Sandoricum Koejape Burm / Santol
According to BPI, santol is found throughout the settled areas of the Philippines, either planted or semicultivated, and abundant in second-growth forests. It was perhaps introduced into the Archipelago, but is now thoroughly stablished. It is also reported from Siam and Indo-China throughout the Malayan region, where it is often cultivated.
I bet you know this fruit very well!
Nutritional Content Per 100 g of Edible Pulp
|Moisture||87.0 g||83.07-85.50 %||85.4 g|
|Protein||0.118 g||0.89 %||0.06 g|
|Fat||0.10 g||1.43 %||0.52 g|
|Fiber||0.1 g||2.30 %||1.26 g|
|Ash||0.31 g||0.65-0.88 %||0.39 g|
|Calcium||4.3 mg||0.01 %||5.38 mg|
|Phosphorus||17.4 mg||0.03 %||12.57 mg|
|Iron||0.42 mg||0.002 %||0.86 mg|
|Thiamine||0.045 mg||0.037 mg|
|Niacin||0.741 mg||0.016 mg|
|Ascorbic Acid||86.0 mg||0.78 mg|
*According to analyses of yellow, thick-skinned, acid fruits in Honduras.
**According to analyses of the red type in the Philippines.
***According to analyses of unspecified type in India. The pericarp contains glucose, sucrose, malic acid, tartaric acid and much pectin.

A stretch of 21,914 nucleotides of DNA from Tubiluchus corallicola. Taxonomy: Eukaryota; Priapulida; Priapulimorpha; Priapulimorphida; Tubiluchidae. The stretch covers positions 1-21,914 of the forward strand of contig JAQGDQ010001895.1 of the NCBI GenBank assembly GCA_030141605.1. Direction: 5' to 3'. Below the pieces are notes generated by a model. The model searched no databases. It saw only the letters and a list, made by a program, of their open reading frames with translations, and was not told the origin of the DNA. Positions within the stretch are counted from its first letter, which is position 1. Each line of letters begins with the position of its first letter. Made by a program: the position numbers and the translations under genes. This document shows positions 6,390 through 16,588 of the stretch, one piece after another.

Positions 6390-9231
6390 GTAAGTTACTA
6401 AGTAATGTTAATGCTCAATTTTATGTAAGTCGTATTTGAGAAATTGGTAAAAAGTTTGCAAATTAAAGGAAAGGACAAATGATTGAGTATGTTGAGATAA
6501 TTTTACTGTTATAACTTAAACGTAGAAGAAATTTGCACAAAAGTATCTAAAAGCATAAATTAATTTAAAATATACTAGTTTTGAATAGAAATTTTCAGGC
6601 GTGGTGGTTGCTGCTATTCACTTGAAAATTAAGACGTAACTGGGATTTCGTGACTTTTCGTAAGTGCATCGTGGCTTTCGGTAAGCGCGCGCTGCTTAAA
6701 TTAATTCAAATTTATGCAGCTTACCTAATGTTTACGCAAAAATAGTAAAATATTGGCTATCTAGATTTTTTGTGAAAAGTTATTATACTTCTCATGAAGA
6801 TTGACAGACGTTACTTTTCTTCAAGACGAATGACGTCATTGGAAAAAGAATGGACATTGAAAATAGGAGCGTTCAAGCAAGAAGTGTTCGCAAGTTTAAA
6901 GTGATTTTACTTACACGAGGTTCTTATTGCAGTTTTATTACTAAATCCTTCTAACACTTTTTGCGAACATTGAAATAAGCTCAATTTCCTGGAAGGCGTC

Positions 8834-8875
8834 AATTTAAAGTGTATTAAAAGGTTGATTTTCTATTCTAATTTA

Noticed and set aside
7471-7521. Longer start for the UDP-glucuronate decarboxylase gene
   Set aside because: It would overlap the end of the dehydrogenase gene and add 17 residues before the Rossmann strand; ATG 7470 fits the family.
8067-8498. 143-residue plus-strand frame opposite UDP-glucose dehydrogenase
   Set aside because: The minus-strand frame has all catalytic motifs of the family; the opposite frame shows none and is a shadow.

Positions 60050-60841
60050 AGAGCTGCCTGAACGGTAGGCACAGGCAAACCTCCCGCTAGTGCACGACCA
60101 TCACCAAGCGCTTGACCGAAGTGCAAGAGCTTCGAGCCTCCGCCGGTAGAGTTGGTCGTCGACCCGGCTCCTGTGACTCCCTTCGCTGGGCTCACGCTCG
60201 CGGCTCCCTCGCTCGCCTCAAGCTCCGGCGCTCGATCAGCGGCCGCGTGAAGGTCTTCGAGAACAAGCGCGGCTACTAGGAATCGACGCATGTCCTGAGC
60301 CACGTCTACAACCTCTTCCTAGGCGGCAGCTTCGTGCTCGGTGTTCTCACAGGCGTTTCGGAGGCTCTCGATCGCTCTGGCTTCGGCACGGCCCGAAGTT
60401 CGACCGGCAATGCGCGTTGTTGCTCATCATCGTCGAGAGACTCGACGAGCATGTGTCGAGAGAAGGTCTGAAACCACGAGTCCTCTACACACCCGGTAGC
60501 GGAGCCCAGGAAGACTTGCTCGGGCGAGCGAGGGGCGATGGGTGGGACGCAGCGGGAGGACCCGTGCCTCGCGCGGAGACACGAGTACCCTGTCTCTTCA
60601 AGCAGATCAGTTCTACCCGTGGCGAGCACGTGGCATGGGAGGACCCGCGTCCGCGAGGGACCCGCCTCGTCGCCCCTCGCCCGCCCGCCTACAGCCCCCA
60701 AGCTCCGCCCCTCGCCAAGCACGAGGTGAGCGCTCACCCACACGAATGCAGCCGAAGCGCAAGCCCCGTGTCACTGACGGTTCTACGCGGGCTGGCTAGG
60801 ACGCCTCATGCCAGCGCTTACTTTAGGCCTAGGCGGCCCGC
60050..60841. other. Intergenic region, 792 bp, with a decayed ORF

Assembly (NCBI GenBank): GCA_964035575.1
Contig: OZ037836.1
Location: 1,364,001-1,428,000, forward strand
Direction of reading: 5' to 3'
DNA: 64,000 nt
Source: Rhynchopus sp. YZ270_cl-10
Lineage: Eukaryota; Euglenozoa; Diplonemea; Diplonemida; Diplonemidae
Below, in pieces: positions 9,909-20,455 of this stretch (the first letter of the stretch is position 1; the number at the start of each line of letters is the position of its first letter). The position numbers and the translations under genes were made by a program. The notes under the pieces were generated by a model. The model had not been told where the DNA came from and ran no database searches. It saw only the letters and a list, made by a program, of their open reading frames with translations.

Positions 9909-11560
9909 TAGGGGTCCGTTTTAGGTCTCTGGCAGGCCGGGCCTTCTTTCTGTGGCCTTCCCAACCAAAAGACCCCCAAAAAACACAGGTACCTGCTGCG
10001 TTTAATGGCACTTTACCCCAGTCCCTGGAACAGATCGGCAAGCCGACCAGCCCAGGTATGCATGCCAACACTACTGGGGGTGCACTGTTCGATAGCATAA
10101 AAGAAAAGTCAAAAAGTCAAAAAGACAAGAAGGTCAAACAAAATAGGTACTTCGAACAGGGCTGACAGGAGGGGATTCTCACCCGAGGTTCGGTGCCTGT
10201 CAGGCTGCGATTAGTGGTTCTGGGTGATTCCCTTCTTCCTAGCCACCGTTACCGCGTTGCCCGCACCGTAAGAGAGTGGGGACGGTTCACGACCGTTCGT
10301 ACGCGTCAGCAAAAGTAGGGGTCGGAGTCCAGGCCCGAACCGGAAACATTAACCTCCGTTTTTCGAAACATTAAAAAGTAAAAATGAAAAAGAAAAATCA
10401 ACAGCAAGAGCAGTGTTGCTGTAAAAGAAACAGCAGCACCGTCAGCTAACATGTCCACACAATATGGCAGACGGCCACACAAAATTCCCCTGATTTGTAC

Table of nutrients was provided by Purdue University.
Uses and Benefits
- The root is mixed with the bark of Carapa obovata Blume, and used to combat leucorrhea.
- Crushed leaves are poulticed on itching skin.
- The aromatic, astringent root also serves the latter purpose, and is a potent remedy for diarrhea.
- Fever cure, fresh leaves are placed on the body to cause sweating and the leaf decoction is used to bathe the patient.
- The bitter bark, containing the slightly toxic sandoricum acid, an unnamed, toxic alkaloid, and a steroidal sapogenin, is applied on ringworm and also enters into a potion given a woman after childbirth.
- Root is crushed and blend with vinegar and water which is then given as a carminative and remedy for diarrhea and dysentery.
- An infusion of the fresh or dried root, or the bark, may be taken to relieve colic and stitch in the side.
- The root is a stomachic and antispasmodic and prized as a tonic.